Fig. 6 is last in terms of my preferences. It is not a successful image. It might have worked if the subject had been much smaller within the overall frame but I do not respond to this crop in any way.

Research on Positions in the Frame

Fig. 01- 1/100 at f/13 ISO 100

Fig. 1- 1/100 at f/13 ISO 100

Having completed the image capture and preparation for the exercise of positioning an object in different places in the frame, but before logging the results, I want to spend some time researching the basic principles of composition.

The Mind’s Eye, Henri Cartier-Bresson (1999), includes an essay on composition in which he makes some fundamental points of principle, the first being that composition must be one of our constant preoccupations and that it can only stem from intuition. He goes on to say that application of the golden rule is made by the photographer’s eye and not by geometric tools. This is the key, we survey a scene, point, compose and shoot using our instincts, yes, we do now have the option of dividing the view finder into the rule of thirds, a day that Cartier-Bresson hoped he would never see, but it is still our eye and our instinct that sees the shot.

I am only now discovering Cartier-Bresson’s work beyond the most recognisable and iconic images. I am intrigued that image after image follows a pattern of composition where the golden rule or golden section has been applied and, no doubt, applied instinctively. I understand that he did not crop and thereby re-compose his photographs in the dark room so what we see is what he saw in his viewfinder. Sir Ernst Gombrich (1978), the eminent art historian, wrote in his introduction to the Victoria and Albert Museum archive of Cartier-Bresson’s work that nearly all his photographs exhibit the visual balance and the secret geometry of a formal composition. We know he trained as an artist and Gombrich (1978) tells us that, in his older age, he painted and sketched more than he used a camera.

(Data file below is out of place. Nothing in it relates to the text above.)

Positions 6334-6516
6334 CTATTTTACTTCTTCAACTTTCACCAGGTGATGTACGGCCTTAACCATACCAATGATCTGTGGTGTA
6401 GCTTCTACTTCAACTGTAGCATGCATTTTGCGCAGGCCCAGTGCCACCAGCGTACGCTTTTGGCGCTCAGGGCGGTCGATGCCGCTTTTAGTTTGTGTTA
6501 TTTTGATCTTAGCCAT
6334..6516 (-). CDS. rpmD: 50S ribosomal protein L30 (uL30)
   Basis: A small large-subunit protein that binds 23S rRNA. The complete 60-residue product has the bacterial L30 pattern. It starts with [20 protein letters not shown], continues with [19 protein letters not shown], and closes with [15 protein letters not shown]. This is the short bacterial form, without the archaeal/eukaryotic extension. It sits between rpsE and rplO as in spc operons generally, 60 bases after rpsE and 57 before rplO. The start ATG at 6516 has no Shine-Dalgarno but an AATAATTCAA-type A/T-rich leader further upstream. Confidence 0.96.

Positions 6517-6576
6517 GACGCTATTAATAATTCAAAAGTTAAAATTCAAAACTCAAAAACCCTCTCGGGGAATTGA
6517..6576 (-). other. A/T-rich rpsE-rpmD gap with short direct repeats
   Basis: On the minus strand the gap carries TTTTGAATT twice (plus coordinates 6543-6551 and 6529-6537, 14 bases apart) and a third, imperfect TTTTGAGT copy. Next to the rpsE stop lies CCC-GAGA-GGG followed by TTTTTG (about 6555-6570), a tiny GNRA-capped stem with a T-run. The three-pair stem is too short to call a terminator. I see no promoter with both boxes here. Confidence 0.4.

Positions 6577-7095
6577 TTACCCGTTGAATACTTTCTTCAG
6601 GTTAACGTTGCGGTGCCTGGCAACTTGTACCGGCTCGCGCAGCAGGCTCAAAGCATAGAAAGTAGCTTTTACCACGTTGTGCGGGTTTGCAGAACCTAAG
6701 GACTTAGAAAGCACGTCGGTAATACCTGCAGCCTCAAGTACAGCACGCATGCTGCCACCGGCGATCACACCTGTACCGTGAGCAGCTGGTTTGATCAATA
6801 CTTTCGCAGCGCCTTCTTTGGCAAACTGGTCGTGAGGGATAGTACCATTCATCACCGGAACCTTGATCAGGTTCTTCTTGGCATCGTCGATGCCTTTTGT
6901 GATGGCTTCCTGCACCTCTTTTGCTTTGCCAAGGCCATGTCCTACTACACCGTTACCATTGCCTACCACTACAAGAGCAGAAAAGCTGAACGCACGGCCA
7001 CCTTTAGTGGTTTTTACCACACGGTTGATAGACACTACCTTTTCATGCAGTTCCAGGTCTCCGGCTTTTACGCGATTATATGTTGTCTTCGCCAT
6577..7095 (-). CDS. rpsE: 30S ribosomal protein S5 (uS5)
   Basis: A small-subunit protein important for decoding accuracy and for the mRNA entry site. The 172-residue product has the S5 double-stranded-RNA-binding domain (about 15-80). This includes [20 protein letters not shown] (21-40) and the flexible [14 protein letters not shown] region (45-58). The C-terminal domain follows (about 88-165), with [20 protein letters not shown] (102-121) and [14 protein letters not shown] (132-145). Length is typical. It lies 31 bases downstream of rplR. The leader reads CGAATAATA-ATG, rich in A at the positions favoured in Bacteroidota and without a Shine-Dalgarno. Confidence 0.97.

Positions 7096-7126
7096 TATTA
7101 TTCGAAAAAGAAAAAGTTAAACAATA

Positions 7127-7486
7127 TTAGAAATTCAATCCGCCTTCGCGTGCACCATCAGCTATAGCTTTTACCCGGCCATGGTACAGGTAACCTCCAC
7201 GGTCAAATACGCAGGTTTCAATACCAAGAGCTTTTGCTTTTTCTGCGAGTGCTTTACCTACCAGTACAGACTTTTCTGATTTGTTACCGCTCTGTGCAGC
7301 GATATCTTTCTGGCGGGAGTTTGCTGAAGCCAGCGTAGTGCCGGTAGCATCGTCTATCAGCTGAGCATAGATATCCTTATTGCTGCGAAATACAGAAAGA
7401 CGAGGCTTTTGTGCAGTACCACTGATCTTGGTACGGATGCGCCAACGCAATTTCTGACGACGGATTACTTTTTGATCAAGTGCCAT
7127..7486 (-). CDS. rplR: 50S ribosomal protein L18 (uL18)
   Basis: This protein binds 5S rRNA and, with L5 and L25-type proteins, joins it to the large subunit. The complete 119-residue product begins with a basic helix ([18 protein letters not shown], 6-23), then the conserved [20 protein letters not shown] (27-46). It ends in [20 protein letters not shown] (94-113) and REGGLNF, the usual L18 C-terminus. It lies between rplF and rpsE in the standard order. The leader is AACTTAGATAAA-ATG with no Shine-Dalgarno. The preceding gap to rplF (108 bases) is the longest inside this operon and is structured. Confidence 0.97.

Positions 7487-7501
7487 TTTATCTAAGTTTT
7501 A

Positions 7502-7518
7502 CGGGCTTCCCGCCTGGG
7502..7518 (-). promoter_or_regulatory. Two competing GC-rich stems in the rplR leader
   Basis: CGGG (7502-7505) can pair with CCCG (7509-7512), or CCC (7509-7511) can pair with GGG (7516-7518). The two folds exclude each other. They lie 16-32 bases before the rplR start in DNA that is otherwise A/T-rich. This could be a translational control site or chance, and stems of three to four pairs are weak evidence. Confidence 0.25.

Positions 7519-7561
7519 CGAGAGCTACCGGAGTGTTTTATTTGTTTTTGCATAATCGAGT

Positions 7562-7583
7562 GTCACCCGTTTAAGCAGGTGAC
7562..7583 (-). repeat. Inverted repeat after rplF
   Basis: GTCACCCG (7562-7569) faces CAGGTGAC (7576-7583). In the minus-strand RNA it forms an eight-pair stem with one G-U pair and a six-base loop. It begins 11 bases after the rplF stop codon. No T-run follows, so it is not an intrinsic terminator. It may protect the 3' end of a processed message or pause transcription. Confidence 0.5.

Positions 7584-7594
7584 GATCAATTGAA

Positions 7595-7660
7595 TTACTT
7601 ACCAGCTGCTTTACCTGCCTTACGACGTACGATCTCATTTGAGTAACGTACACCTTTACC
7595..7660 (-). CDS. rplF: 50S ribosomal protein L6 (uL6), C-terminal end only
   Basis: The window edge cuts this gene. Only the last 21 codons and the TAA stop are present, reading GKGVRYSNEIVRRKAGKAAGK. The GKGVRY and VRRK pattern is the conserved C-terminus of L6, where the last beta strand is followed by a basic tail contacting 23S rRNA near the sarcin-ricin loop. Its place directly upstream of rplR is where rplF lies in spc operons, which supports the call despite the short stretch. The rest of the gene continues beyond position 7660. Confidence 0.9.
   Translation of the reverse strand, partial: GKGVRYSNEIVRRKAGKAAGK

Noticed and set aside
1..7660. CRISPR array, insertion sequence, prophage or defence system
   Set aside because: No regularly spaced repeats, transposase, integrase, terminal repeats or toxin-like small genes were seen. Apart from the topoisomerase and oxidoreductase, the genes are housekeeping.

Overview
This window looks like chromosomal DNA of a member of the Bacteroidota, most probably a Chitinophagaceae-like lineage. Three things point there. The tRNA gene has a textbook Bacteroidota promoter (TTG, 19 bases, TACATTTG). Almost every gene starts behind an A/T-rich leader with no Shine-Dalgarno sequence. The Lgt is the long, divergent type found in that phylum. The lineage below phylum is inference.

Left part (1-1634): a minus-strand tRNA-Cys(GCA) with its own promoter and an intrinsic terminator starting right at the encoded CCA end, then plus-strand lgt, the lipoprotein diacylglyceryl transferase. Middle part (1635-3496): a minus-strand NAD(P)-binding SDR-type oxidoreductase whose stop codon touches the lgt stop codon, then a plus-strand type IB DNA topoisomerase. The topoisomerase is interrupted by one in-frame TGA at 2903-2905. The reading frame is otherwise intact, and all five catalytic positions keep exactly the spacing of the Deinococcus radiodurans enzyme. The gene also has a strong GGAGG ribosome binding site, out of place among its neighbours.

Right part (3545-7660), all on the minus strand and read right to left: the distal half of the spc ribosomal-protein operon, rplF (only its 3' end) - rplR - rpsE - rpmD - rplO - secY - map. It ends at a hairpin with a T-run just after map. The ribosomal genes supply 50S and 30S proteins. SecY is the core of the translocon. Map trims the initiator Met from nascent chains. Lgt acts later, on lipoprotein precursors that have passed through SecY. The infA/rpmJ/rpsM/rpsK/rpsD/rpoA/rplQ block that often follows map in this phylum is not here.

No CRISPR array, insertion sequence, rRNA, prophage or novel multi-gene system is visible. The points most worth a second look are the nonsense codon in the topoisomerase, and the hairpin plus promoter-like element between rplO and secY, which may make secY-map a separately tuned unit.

It comes as something of a relief that Michael Freeman (2007) reassures us that the photographer does not need to be concerned with the exact proportions calculated by the ancient Greeks and the painters of the renaissance, the golden rule. The important point is that each of the ways, generally devised by painters, to divide the frame recognises that we respond positively to certain proportions in a picture, a harmonious division. The photographer seeks a balance in composition, a balance between the space occupied by the subject or subjects and the space not occupied by the same.

The easily understood basis of the golden rule is that it is what nature appeared to have intended we use, it is apparently repeated time and again in natural design but, perhaps, the most telling fact is that the human face is divided into sections that follow the rule. Regardless of the mathematics it seems obvious that the human brain will be geared to recognising the human face and that we feel comfortable looking at something that mimics those proportions.

Fig. 01- 1/100 at f/13 ISO 100

Fig. 2- 1/100 at f/13 ISO 100

Fig. 1 is a picture I took in 2006 and shows my original crop of a photo of a neighbour in the middle of his field which had become an ocean of poppies. As a reference point I have re-cropped the image in Fig. 2 to place Pepe on the intersection of golden sections.